by Sharon Lynn
Artist Kate Breakey shows larger-than-life photographs of heads and torsos of dead birds, lizards and flowers from a series she calls Small Deaths. Each photograph is hand-painted in transparent oil washes, and then the details are redefined by tracing each petal, or feather, or eyelash onto the image with colored pencils. In this series, begun in 1995, Breakey raisesthe dead.
The Danish writer Isak Denisen (the Baroness Karen Blixen) who spent so much time in Africa told a story about admiring a lizard colored in iridescent hues that were breathtaking and almost otherworldly. A friend of the writer killed the animal for her and had it made into a belt. Denisen later regretted the death of the creature because in death it had lost its vibrancy and had become ugly.
Kate Breakey makes small dead things come alive. But she is more than a funereal cosmetician. She enlarges the image to heroic proportions (32" x 32") that allow the viewer to see life up close, in a way rarely seen in nature, and then she washes and draws the living spirit of the thing onto the paper. It is in this way that she immortalizes her subject. And you can see that it is something other than color that makes the images come alive, in the two monotone photographs, White Horse (i977/printed in 1999) and Accipiter coop-erii, Cooper's Hawk (1998), demonstrate. Breakey says that it is in her attempt to examine the remains that she can comprehend what life is and therefore, also, what death is. "My friends and their friends give me small dead things as gifts. It is because they know that I will try to give them life."
Only one photograph in the series is of a living thing: the head entitled White Horse, which is neither small nor dead.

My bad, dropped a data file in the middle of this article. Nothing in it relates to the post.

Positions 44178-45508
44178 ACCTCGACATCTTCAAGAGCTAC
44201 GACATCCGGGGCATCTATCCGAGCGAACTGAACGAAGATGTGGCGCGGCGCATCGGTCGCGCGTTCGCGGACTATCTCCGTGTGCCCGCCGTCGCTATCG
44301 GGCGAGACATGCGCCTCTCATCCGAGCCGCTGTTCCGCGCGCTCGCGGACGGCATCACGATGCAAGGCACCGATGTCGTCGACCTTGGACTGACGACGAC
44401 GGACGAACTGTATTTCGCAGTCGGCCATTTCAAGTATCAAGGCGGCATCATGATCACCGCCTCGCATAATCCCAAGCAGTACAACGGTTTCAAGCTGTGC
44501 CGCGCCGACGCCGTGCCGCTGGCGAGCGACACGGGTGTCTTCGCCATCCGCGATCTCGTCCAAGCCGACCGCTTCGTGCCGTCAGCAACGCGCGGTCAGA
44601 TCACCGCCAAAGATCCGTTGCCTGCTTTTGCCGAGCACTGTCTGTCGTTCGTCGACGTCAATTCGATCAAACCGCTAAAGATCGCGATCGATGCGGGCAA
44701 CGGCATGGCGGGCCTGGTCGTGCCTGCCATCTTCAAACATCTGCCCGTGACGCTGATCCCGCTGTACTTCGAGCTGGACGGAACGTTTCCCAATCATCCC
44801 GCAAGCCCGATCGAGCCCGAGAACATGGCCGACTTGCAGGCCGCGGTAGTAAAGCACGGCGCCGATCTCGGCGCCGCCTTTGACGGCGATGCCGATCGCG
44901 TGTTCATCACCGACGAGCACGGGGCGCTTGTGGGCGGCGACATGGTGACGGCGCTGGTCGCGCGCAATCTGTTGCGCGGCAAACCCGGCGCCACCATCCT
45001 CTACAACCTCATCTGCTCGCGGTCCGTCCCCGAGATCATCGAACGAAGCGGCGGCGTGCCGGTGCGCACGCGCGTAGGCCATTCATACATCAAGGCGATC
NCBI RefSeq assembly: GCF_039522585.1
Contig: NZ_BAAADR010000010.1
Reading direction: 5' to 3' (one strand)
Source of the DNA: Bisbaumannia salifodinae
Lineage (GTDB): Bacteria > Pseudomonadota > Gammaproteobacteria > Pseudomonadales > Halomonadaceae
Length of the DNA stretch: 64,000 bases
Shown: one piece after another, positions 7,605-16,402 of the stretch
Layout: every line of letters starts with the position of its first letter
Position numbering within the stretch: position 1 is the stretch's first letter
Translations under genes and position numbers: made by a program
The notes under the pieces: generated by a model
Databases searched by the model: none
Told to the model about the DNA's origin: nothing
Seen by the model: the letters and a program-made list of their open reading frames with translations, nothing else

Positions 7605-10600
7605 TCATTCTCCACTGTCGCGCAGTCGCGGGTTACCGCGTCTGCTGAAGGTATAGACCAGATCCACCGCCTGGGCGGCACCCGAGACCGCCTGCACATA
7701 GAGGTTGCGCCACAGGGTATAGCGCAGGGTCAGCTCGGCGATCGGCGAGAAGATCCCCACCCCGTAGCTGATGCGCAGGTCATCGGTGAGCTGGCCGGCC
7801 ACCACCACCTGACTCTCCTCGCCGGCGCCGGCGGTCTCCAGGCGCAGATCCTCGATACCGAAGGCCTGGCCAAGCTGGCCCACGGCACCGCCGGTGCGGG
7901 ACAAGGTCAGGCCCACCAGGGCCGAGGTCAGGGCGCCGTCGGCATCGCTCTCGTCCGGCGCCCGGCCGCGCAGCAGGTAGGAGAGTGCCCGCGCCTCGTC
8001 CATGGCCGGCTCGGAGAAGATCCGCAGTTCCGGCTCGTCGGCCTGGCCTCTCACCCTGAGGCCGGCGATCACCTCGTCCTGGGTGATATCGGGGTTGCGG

Says Breakey, "The photographs are not always just fresh dead birds and flowers but all states in the process ofdecomposition, disintegration — the whole transition into nothing. Soon they'll be gone, they'll be nothing." ... "There are photographs of mummified birds that have been left out in the sun so the feathers are gone and the skin is like leather. And there are many skeletons.
Breakey has ties to Texas. She received an MFA from The University of Texas in Austin where she also held a faculty position in the department of photography until 1998. One day she walked into the Stephen L. Clark Gallery on West SixthStreet and bought a Keith Carter photograph. She told Clark she was a photographer and invited him to her studio to see her work. Clark, who represents other critically acclaimed photographers, like Mariana Yampolsky and Geoff Winning-ham, says the hair on his arms stood on end when he saw Breakey's work because he was so physically affected by the images.
She usually makes no more than 10 images are printed from one photograph. Because it takes time to diligently hand-color each image, there is always a backlog of photographs to be finished for exhibition and for buyers. Breakey has painted only a small percentage of what she has photographed. Steve Clark says that there are lots of things sitting around in freezers all over Austin waiting for Kate to photograph them.
Says Breakey, "[Bill] Wittliff (of the Wittliff Gallery of Southwestern and Mexican Photography at Southwest TexasUniversity in San Marcos) collects the skeletal pieces but dealers usually pick the pretty pieces, the colorful ones that will not offend an audience."
Sharon Lynn is a writer and editor and has collected art for more than 25 years.